“It is the Holy Spirit’s job to convict, God’s job to judge, and my job to love.”
— Billy Graham
How would it change the church if we poured our efforts into loving people instead of judging them? How would it change the world?
As Christians, we sometimes assume it is our job to act as the “spiritual police” in our communities. We take it upon ourselves to root out and expose any sort of potential sin or heresy or dissent that we perceive to be wrong or harmful.
While there is a place for spiritual interventions and calling out sin, I think many times we’ve lost sight of the necessary balance and inadvertently crossed the line into pharisaical territory. We’ve become our own spiritual versions of accuser, judge, and jury without leaving enough room for the power of love or mercy. We shake the dust off our hands in satisfaction that we’ve done God a service by refusing to allow any perceived offense to go unchallenged.
In our well-meaning attempts to foster holiness and righteousness in our communities, have we unwittingly become like the stone-throwing religious leaders that Jesus spoke out against time after time?
Have we taken the teachings of Jesus and the inspired words of the Holy Spirit and used them not to save but to condemn? Have we become so short-sighted as to draw our own box of restrictions in the sand that Jesus never intended to be drawn?
Coming from a background of legalistic thinking, I think I understand this tendency better than some. When we are so convinced that we have it right about life, about God, about theology, we want to let that be known clear and strong all around us. We feel the need to promote the truth and expose the falsehood according to our tightly-held convictions. We feel morally obligated to view the world through those specially tinted glasses and set our friends, families, and faith communities straight if they waver from that standard the slightest bit.
But why do we do that? Is it because we love God and are trying to do the right thing? Or could it be because that hyper-vigilance makes us feel righteous?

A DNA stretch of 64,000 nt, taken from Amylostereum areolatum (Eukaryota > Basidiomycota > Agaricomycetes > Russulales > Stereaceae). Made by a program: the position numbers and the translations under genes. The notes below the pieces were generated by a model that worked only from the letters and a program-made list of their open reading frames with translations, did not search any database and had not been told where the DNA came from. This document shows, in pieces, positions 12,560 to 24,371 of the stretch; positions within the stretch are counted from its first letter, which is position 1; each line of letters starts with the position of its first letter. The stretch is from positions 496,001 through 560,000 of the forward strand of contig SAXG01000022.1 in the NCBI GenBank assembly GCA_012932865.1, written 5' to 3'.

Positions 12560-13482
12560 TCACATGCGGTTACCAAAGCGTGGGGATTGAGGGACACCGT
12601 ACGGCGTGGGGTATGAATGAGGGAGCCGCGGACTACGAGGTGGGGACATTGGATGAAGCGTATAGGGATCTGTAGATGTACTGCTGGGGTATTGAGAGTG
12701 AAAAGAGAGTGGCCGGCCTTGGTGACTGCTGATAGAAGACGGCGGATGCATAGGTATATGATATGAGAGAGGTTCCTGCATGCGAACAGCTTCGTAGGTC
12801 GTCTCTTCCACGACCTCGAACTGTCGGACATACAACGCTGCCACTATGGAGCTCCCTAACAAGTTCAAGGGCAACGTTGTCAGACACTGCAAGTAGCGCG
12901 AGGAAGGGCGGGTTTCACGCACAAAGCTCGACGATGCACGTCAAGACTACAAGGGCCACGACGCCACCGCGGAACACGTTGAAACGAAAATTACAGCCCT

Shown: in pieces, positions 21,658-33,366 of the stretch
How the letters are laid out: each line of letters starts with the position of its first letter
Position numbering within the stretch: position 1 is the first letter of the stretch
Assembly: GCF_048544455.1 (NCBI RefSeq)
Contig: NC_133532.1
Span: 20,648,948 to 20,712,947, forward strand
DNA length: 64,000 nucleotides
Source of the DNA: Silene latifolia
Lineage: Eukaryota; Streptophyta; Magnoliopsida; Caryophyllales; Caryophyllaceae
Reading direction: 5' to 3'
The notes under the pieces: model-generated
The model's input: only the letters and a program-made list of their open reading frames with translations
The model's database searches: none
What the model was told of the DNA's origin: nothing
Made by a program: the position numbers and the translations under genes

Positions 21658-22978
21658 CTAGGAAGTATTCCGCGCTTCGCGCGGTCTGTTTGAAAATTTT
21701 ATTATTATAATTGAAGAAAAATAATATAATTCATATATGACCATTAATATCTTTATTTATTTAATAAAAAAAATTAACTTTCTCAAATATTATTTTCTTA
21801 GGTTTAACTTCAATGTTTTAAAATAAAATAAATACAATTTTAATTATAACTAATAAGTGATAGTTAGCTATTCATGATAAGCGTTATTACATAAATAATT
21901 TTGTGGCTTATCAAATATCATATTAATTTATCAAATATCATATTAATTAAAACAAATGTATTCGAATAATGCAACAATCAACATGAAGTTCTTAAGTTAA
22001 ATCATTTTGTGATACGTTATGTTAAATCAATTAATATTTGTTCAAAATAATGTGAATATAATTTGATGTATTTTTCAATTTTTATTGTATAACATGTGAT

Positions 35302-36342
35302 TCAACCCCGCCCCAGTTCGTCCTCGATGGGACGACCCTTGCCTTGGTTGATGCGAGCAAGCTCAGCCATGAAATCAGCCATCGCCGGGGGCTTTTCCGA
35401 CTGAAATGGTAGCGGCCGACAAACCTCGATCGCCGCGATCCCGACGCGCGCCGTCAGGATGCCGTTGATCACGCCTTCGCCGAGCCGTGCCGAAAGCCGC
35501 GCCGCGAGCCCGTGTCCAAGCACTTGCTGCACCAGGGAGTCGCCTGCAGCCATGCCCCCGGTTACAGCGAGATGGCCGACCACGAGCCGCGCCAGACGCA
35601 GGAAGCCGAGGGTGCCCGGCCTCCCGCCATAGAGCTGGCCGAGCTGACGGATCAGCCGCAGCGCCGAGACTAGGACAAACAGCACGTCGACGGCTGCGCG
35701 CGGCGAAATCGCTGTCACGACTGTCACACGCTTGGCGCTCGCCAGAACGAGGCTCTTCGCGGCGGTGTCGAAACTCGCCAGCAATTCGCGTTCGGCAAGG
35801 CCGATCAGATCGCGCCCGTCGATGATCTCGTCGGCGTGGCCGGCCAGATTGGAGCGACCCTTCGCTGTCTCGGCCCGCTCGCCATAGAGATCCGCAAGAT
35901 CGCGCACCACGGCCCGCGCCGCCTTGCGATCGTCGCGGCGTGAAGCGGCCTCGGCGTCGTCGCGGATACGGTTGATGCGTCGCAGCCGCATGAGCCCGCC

Motives are wide and varied and sometimes we don’t even really know why we do something. Beliefs and corresponding actions can be so deeply drilled into us that they feel more like instinct than a conscious choice.
In light of that, maybe we need to make an concerted effort to dig beneath the surface and figure out just what is driving us, what is the impetus behind our words and actions.
And if, in the process of soul-searching, we discover motivations that aren’t so pure and innocent as we thought, then maybe we should take a step back and seek the heart of love and compassion and mercy demonstrated by Jesus.
His actions were never tainted by self-righteousness or impossible-to-keep legalistic strictures. His love was free, sacrificial, genuine; he loved not from any ulterior motive or to gain anything, but because he simply was Love. He was illustrating God’s heart.
I know just how hard it is to keep my mouth shut when someone is doing something I think is wrong, especially if it’s someone I care about.
Maybe it is an issue that, from my perspective, is legitimately wrong. But is it always worth it to put in my two cents? Is getting my point across and winning an argument worth possibly hurting or alienating my brother or sister in Christ?
Most of the time, I’d say it’s not. In my experience, getting the last word in is not usually so satisfying in the aftermath as I thought it’d be. In fact, many times it’s just the opposite.
Sometimes love means that we have to step back and let someone make their own mistakes and then clean up their own messes.
That doesn’t mean we turn a blind eye to potentially problematic issues. It just means that we are doing our job and leaving the rest up to God. He won’t let any of his children fall out of his line of sight, and his care and concern far outweighs even our best efforts. He doesn’t exactly need our help.
So let’s just focus on loving each other and trust that God can fix anything else that needs fixing.
He is our Father, Savior, Creator, etc. He’s got it handled.
Do you have a personal story about loving people (or not loving people) that you’d like to share?
Thanks so much for reading, and as always, I’d love to hear your comments in the section below!
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